Additional information follows:
JOURNAL OF ENVIRONMENTAL MONITORING 2 (3): 253-256 2000
Urbansky ET, Freeman DM, Rubio FJ
United States Environmental Protection Agency (US EPA), Office of Research and Development, National Risk Management Research Laboratory, Water Supply and Water Resources Division, 26 W Martin Luther King Dr, Cincinnati, OH 45268 USA
In studies on the formation of disinfection byproducts (DBPs), it is necessary to scavenge residual active (oxidizing) chlorine in order to rx the chlorination byproducts (such as haloethanoates) at a point in time. Such research projects often have distinct needs from requirements for regulatory compliance monitoring. Thus, methods designed for compliance monitoring are not always directly applicable, but must be adapted. This research describes an adaptation of EPA Method 552 in which ascorbic acid treatment is shown to be a satisfactory means for reducing residual oxidizing chlorine, i.e., HOCl, ClO-, and Cl-2, prior to determining concentrations of halocarboxylates. Ascorbic acid rapidly reduces oxidizing chlorine compounds, and it has the advantage of producing inorganic halides and dehydroascorbic acid as opposed to halogenated organic molecules as byproducts. In deionized water and a sample of chlorinated tap water, systematic biases relative to strict adherence to Method 552 were precise and could be corrected for using similarly treated standards and analyte-fortified (spiked) samples. This was demonstrated for the quantitation of chloroethanoate, bromoethanoate, 2,2-dichloropropanoate (dalapon), trichloroethanoate, bromochloroethanoate, and bromodichloroethanoate when extracted, as the acids, into tert-butyl methyl ether (MTBE) and esterified with diazomethane prior to gas chromatography with electron capture detection (GC-ECD). Recoveries for chloroethanoate, bromoethanoate, dalapon, dichloroethanoate, trichloroethanoate, bromochloroethanoate, bromodichloroethanoate, dibromoethanoate, and 2-bromopropanoate at concentrations near the lower limit of detection were acceptable. Ascorbic acid reduction appears to be the best option presently available when there is a need to quench residual oxidants fast in a DBP formation study without generating other halospecies but must be implemented cautiously to ensure no untoward interactions in the matrix.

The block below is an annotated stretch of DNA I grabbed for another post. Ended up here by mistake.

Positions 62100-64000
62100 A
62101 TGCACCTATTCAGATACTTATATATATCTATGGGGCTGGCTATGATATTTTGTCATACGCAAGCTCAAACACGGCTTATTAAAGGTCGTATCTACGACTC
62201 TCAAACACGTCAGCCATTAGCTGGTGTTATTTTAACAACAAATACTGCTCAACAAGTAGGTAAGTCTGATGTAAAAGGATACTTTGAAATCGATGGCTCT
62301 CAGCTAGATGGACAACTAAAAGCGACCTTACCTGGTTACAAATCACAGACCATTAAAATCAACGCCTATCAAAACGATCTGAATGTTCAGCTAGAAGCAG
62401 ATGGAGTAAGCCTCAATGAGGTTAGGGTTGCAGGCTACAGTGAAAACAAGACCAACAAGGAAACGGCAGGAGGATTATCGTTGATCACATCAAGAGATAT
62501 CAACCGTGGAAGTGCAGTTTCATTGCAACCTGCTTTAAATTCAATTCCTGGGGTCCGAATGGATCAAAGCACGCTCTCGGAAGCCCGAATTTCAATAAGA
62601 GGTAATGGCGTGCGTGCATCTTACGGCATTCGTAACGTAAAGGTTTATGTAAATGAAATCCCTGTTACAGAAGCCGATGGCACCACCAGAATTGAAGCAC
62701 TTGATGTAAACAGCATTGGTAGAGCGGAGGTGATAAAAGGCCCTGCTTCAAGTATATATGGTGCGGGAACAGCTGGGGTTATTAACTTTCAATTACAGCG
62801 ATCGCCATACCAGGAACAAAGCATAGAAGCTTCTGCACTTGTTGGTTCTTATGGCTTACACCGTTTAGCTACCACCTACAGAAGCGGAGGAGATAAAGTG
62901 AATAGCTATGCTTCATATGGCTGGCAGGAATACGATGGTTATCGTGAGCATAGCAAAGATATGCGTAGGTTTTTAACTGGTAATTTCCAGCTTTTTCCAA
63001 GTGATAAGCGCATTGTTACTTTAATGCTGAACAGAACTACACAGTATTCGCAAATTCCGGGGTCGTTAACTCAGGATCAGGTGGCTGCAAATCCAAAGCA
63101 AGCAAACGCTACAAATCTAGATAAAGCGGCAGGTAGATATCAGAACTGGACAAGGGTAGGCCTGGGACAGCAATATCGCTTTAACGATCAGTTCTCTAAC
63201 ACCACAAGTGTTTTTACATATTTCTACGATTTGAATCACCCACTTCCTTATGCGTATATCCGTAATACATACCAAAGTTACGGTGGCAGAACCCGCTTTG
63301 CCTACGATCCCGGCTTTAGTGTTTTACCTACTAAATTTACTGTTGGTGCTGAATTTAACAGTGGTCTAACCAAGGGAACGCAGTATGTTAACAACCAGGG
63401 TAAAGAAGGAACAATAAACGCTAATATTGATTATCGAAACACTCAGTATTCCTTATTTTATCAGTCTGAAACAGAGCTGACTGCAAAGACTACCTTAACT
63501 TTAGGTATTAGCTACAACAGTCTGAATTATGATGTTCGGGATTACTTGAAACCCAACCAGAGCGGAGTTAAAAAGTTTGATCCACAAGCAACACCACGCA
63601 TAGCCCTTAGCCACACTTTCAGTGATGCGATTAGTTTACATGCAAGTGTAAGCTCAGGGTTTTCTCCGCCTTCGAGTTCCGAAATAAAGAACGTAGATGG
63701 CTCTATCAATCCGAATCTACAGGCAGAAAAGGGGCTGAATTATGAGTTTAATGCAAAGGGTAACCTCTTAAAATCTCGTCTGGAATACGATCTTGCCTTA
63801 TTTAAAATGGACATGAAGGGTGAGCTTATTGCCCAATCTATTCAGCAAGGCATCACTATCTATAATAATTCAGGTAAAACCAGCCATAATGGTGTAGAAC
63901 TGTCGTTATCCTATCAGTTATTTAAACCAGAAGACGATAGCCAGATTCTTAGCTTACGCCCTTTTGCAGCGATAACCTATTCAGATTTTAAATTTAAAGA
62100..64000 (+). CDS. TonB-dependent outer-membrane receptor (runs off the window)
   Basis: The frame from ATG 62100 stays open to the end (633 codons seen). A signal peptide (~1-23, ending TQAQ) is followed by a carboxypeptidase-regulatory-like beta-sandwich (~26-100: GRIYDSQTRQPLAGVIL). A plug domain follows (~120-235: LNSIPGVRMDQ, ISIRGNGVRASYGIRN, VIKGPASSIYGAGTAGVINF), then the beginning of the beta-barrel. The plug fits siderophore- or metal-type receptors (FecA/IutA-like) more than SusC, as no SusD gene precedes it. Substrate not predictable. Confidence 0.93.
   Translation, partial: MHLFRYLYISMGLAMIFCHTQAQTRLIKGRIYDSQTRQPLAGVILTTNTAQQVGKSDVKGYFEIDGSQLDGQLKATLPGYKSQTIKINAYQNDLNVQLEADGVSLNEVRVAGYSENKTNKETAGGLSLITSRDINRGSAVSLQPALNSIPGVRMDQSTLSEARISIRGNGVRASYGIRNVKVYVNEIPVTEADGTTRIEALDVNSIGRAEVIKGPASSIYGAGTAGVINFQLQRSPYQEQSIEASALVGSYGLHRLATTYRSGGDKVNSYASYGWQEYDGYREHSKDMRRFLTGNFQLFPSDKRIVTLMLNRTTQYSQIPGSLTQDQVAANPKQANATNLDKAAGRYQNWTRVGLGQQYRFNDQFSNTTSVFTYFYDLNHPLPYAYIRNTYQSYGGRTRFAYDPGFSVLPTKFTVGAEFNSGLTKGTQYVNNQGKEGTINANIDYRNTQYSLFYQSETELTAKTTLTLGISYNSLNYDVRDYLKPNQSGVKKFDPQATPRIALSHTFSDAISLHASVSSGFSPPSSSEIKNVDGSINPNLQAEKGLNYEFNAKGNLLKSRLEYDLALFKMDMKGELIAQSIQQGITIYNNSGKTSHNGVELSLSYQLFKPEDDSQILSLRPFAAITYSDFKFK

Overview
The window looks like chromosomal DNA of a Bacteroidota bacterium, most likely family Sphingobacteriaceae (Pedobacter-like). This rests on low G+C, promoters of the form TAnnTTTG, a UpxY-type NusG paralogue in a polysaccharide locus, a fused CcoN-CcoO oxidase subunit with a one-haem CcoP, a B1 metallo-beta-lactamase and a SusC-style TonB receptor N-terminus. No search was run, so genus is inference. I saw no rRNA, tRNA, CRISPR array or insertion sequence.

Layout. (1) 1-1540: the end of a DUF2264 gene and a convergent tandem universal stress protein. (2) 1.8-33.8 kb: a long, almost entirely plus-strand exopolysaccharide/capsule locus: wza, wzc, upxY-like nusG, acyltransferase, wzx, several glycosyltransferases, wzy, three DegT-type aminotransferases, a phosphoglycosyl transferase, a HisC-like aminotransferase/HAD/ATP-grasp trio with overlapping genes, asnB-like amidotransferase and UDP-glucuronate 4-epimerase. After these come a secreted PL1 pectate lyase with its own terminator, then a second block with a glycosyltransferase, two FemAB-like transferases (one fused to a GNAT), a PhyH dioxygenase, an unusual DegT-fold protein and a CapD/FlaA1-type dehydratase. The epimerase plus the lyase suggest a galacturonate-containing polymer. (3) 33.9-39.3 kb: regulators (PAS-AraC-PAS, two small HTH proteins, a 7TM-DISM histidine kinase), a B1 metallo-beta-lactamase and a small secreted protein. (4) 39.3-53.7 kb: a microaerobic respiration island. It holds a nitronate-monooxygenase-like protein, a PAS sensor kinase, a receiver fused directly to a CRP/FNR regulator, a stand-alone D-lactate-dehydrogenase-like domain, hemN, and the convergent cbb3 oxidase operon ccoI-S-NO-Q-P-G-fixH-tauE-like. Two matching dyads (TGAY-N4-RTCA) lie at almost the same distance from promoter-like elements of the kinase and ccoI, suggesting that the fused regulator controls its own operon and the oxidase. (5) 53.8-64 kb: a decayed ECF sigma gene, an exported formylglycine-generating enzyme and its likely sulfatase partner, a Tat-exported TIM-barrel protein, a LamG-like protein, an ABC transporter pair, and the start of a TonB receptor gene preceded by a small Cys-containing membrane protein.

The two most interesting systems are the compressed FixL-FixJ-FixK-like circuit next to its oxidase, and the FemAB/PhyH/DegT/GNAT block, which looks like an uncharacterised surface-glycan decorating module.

JOURNAL OF ENVIRONMENTAL MONITORING 2 (2): 161-163 2000
Urbansky ET, Schenck KM
United States Environmental Protection Agency(US EPA), Office of Research and Development, National Risk Management Research Laboratory, Water Supply and Water Resources Division, 26 W Martin Luther King Dr, Cincinnati, OH 45268 USA